Have just watched an excellent little online video in which Peter Hallward of Kingston University discusses Alan Badiou’s book on ethics (Verso, 2001) in the middle of London’s Housmans Bookshop: see www.guardian.co.uk.commentisfree/video/2013/jul/12/alain-badiou-ethics-video-radical-thinkers. Hallward lucidly summarises what he calls the negative and positive side of Badiou’s book, and it was the latter that suddenly made my Morrisian ears prick up.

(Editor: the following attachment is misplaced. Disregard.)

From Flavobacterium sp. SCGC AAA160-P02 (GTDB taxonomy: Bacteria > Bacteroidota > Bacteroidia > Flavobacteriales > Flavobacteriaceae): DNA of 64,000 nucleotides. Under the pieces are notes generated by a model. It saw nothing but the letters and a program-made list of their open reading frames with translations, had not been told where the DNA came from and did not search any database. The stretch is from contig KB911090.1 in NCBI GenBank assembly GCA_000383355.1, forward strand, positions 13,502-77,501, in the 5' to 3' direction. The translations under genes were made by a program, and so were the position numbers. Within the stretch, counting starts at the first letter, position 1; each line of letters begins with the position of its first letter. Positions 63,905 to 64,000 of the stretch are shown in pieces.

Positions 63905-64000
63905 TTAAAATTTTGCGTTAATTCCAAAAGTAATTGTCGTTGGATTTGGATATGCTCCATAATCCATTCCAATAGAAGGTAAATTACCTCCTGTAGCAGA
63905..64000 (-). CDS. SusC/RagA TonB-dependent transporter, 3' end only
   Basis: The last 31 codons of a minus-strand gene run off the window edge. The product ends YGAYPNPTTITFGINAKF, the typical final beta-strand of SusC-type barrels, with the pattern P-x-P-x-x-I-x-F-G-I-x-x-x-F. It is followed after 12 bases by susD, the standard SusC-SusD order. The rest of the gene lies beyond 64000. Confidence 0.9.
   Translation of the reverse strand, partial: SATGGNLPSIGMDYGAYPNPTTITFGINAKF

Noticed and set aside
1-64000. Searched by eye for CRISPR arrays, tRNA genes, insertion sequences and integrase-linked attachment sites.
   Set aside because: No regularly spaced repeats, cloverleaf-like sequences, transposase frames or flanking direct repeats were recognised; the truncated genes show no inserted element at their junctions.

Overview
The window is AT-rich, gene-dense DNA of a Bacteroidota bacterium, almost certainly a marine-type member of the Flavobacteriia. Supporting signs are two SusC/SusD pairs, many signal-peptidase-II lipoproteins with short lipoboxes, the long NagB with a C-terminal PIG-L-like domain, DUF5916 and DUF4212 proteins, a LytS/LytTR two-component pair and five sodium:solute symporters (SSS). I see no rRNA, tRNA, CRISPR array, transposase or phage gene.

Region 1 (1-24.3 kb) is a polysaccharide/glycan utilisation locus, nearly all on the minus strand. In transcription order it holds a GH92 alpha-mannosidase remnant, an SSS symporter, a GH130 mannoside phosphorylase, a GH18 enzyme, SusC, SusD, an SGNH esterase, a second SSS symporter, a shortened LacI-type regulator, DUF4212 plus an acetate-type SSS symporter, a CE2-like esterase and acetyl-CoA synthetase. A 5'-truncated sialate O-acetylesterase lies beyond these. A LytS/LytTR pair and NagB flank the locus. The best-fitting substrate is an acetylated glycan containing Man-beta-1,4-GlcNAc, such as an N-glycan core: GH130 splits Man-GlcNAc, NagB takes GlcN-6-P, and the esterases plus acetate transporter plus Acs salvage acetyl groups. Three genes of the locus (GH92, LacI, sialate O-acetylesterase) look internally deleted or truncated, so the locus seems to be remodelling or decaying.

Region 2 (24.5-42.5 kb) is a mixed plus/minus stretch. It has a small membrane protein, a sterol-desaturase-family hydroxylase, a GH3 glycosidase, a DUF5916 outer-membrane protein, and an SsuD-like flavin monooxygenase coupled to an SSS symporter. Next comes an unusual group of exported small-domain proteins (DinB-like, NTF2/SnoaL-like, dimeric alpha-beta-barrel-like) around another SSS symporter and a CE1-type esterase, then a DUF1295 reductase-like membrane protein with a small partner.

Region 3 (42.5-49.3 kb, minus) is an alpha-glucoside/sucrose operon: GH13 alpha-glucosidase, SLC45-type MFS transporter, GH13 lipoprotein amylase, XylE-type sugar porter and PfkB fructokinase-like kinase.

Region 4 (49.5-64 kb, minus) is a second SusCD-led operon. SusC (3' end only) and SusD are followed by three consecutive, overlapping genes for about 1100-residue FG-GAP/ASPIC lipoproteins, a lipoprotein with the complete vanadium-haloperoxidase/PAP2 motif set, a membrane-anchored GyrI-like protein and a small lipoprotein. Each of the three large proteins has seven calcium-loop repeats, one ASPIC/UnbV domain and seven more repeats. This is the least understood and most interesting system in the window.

Ethics for Badiou in this positive sense, according to Hallward, is a matter of ‘giving the participants, the militants of these [emancipatory] causes ... the resources that they need to continue in their projects when they become difficult, when they are vulnerable to despair or exhaustion or doubt, and ethics is about trying to meet that challenge and to find the resources ... to persist’. Hallward’s evocation of the activist’s crisis of morale recalls John Ball’s confession of his crisis of motivation in Canterbury prison in A Dream of John Ball or Old Hammond’s evocation in News from Nowhere of the doubts that afflicted late-Victorian socialists (‘shrunk from what seemed to them the barren task’); and we could certainly find such moments of political discouragement in Morris’s own personal letters too. So if Badiou can offer us an ethics of hope for such bad times, then I feel I had definitely better buy and read his book.